The Pacific and Regional Archive for Digital Sources in Endangered Cultures (Paradisec) is a cross-institutional project that supports work on endangered languages and cultures of the Pacific and the region around Australia. They digitise reel-to-reel field tapes, have a mass data store and use international standards for metadata description. Paradisec is part of the worldwide community of language archives (Delaman and the Open Language Archives Community). Paradisec's main motivation is to ensure that unique recordings of small languages are themselves preserved for the future, and that researchers consider the future accessibility to their materials from other researchers, community members, or anyone who has an interest in such materials.

Vanishing VoicesEdit

As the number of small languages in the world is reduced by many factors (urbanization, colonial policies, the speakers' desire to learn languages which give access to resources), the tapes which may be their only record become increasingly more valuable. Too many of these recordings are held in poor conditions and are not described in a public catalog. PARADISEC provides the infrastructure to deposit and locate these recordings.


The collection currently contains roughly 7,800 hours of archived audio materials representing more than 1,100 languages from around 100 countries. This is supplemented by significant numbers of images, videos and text objects. Altogether, the archive contains some 33.5 terabytes of data in more than 163,021 individual files (correct at September 2017).

The database of archived materials can be freely searched via the Open Languages Archives Community. Direct access to archived recordings requires registration and sometimes needs permission as specified by the depositor.

File TypesEdit

For the secure archival of audio files complete with metadata headers, PARADISEC uses the Quadriga system, developed by Cube-Tec, which conforms to the BWF specifications of the European Broadcast Union (EBU). BWF files are archived with a digitally sealed 'header' comprising metadata exported from the Paradisec catalog. This sealed header also acts as a security device and prevents the archived BWF from any unauthorised edits, thus preserving the audio signal for posterity. It is also standard practice to produce smaller, more easily transported mp3 copies of each BWF, for the purpose of access. These too, are archived with the master BWF copies.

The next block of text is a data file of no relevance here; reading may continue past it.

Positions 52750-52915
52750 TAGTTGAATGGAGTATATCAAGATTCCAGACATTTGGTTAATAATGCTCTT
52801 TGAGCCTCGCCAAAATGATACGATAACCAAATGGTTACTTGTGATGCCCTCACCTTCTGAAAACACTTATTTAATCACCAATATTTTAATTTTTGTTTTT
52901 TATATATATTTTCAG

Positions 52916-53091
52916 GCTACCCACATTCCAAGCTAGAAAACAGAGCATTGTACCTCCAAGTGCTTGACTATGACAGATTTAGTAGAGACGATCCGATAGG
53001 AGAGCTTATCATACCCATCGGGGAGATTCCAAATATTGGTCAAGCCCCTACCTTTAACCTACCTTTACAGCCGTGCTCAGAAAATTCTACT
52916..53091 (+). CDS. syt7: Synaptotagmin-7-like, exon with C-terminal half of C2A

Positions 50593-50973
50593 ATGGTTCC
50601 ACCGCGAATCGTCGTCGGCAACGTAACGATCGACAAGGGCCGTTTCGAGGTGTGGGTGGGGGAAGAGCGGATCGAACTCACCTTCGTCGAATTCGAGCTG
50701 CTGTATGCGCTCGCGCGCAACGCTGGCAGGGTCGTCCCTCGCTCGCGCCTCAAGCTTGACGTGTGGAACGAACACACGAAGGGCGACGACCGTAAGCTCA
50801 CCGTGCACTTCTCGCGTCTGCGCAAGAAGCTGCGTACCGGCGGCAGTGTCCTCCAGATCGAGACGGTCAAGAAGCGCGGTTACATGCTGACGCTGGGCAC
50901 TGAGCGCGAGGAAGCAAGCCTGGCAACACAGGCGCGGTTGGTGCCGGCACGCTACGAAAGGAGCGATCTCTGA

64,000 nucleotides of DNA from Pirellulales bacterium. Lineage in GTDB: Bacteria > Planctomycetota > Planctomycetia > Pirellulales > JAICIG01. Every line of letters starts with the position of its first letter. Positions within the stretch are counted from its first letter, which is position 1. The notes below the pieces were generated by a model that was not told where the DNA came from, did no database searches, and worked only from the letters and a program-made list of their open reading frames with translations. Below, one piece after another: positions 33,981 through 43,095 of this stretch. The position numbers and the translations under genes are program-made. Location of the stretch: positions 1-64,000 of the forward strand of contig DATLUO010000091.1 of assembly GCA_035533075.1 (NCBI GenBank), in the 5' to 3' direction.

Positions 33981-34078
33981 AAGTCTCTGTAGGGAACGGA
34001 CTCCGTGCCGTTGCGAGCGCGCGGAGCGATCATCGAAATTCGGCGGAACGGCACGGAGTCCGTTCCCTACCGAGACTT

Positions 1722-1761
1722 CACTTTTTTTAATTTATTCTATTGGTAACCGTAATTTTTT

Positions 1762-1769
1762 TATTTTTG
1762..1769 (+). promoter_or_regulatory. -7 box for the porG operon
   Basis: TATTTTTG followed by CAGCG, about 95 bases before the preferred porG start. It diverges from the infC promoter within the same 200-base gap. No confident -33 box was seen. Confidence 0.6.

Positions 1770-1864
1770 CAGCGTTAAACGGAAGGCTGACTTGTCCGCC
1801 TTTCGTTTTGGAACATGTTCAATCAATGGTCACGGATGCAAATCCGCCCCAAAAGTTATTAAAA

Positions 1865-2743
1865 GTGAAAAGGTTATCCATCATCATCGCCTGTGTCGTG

A large part of the project is the digitisation of valuable analogue recordings of languages and cultures from the Pacific region that will otherwise deteriorate and become unreadable. Researchers whose materials are represented in these collections include Arthur Capell, Stephen Wurm, Clemens Voorhoeve and Terry Crowley. These recordings may be stored on a variety of formats, but are mainly cassette tapes and reel-to-reel tapes.

Analogue recordings are digitised at the highest possible fidelity to ensure high-quality digital files result. The current international archive standard for PCM audio files is 24-bit resolution and a sample rate of 96 kHz. PARADISEC employs a standard of 24-bit resolution and 96 kHz sample rate to ensure highest practicable fidelity digital copies are produced.


Paradisec is funded by a consortium of four Australian universities, including the Universities of Sydney and Melbourne and the Australian National University, as well as the Australian Research Council and Grangenet. Paradisec's main office and primary ingestion stations are located at the University of Sydney in the Sydney Conservatorium of Music, and a secondary office, comprising further ingestion stations, is situated at the University of Melbourne. The archive is currently headed by Linda Barwick and Nicholas Thieberger.

Other informationEdit

  • Paradisec is actively involved in training and supporting language workers and regularly provides recording equipment and advice to researchers and students undertaking fieldwork. They have held a number of field recording and sustainable data workshops and conferences, in the interests of ensuring recordings are made with archival in mind.
  • Paradisec is a project to digitise endangered ethnographic recordings.

External linksEdit